Litecoin is undeniably one of the oldest coins in the crypto space. With the advent of newer coins, however, this “blue chip” crypto has lost its importance. The coin, which once stood right next to Bitcoin, has recently struggled to maintain its 15th spot.
Even so, Litecoin recently managed to make history by overtaking Ethereum on a certain front.
Litecoin flipping Ethereum?
According to data from Santiment, Litecoin has just flipped the biggest alt in terms of active addresses. At the time of writing, the reading of this metric was well above the 500,000 mark on both coins.
Well, Ethereum’s on-chain activity may be under pressure from the high fees, but what drove LTC’s surge?
Well, CoinShares’ latest Digital Asset Fund Flow Report highlighted that Litecoin saw outflows of $ 0.2 million last week. In context, Bitcoin saw an inflow of $ 225 million over the same period. So when it comes to the LTC, institutions are definitely out of the picture. In retrospect, we only have participants from the retail sector.
Litecoin has managed to appeal to private investors in the past. At the time of writing, these investors already held more than half [51.07%] the circulating supply. Such participants are arguably seen by the community as “weak hands” as they tend to part with their HODLings during difficult times. Litecoin’s retailers are not cut from the same cloth, however.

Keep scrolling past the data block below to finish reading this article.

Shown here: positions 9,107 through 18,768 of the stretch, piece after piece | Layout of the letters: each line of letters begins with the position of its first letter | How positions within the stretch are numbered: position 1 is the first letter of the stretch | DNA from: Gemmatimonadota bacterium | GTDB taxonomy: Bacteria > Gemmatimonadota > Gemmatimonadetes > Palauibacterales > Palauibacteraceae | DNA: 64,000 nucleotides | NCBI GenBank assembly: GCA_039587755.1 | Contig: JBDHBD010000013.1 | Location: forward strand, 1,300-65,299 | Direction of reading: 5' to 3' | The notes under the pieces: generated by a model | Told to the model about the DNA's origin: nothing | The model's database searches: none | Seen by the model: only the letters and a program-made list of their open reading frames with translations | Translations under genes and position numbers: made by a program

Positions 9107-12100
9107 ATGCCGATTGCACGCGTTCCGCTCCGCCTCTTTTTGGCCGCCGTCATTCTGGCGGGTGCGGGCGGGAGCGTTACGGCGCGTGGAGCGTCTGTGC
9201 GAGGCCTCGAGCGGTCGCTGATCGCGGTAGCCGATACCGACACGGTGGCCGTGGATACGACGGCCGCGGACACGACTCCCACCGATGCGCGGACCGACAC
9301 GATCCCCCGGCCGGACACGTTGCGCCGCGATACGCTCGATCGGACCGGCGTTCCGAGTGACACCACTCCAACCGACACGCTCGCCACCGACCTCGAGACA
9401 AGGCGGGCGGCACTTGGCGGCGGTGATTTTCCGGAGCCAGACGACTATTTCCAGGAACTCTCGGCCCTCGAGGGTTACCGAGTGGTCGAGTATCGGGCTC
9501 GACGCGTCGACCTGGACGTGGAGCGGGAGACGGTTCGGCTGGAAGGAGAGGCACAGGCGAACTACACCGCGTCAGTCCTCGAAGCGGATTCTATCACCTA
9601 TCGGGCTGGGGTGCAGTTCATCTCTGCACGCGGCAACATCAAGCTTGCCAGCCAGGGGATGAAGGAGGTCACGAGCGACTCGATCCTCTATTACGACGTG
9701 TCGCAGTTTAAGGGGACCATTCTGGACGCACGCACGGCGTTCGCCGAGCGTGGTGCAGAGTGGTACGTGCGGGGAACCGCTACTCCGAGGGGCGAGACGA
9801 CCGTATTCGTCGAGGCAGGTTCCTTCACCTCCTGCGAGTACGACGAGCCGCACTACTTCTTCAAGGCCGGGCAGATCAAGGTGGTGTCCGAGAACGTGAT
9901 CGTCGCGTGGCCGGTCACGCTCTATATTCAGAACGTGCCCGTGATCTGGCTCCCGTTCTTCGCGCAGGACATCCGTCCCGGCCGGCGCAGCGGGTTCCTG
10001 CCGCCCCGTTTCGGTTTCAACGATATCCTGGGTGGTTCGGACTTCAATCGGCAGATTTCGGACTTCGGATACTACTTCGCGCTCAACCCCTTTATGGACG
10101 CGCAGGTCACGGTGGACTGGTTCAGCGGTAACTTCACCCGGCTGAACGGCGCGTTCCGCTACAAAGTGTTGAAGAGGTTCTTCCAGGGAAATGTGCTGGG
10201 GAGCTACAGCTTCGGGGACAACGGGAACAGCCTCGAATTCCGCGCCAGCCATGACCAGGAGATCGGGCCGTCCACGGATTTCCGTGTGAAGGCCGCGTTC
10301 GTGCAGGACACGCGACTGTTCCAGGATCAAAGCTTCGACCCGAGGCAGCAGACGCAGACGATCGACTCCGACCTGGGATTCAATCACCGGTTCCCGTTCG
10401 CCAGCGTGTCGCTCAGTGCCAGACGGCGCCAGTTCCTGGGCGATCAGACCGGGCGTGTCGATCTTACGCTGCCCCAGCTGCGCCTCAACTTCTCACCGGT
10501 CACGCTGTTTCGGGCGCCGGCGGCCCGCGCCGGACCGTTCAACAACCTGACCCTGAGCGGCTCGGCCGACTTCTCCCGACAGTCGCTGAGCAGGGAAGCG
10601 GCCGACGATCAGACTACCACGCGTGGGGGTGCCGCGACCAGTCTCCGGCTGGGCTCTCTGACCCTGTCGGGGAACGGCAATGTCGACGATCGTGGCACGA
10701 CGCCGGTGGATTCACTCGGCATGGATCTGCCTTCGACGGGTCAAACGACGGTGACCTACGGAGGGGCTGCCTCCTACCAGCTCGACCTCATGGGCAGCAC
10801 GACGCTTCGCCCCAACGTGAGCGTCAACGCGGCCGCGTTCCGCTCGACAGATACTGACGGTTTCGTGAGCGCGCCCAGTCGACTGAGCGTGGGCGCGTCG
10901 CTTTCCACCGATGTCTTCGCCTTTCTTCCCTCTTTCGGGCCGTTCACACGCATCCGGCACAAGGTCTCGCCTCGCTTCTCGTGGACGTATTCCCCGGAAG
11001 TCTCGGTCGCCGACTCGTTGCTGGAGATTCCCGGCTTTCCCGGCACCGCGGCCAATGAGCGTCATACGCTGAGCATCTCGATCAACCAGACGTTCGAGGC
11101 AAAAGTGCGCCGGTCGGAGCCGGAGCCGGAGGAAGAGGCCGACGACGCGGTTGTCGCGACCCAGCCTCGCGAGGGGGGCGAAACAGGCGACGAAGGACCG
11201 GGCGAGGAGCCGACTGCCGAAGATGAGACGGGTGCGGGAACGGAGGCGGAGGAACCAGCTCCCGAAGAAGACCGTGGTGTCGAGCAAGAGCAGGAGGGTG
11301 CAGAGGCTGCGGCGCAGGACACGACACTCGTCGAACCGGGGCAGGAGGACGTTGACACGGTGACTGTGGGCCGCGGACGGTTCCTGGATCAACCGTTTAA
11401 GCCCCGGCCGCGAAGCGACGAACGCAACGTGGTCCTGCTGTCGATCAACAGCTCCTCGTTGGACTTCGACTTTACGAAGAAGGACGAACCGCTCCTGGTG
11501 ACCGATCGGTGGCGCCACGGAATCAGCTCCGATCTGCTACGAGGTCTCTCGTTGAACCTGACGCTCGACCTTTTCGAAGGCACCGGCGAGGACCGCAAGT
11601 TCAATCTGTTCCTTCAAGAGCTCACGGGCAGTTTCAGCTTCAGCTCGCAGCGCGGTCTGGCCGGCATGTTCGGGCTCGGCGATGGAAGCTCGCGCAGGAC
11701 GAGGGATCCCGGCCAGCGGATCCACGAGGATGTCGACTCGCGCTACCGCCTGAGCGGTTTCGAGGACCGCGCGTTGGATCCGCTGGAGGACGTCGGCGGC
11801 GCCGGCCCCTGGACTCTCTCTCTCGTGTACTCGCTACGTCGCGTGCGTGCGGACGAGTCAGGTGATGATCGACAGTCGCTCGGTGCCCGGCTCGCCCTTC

The data from ITB showed that the average HODLing period for Litecoin was more than 1.6 years. As such, the new retail HODLers that have hit the market are likely to stick with LTC for a long time to come.
Santiment’s experimental metric “payment number” also highlighted a fascinating trend. As such, this metric measures the number of addresses Litecoins are receiving from others.
As can be seen on the attached chart, it has already topped its 2017-18 all-time high. From this it can be concluded that the token HODLers have begun to show signs of renewed interest.
Litecoin’s age-old concern – the pace of development activity – continues to track its progress. Updates related to MimbleWimble have been pretty slow lately. Lead developer David Burkett expected version v0.21 to come out during the September-October transition period, but this has been delayed due to the review process.
The implicit effect of the same was clearly visible on Santiment’s horoscope. Since the second week of October, the development activity indicator has pointed more time in the downward direction.
In order for the project to flourish, the pace of activity has to accelerate, otherwise this record frenzy would become superfluous over time.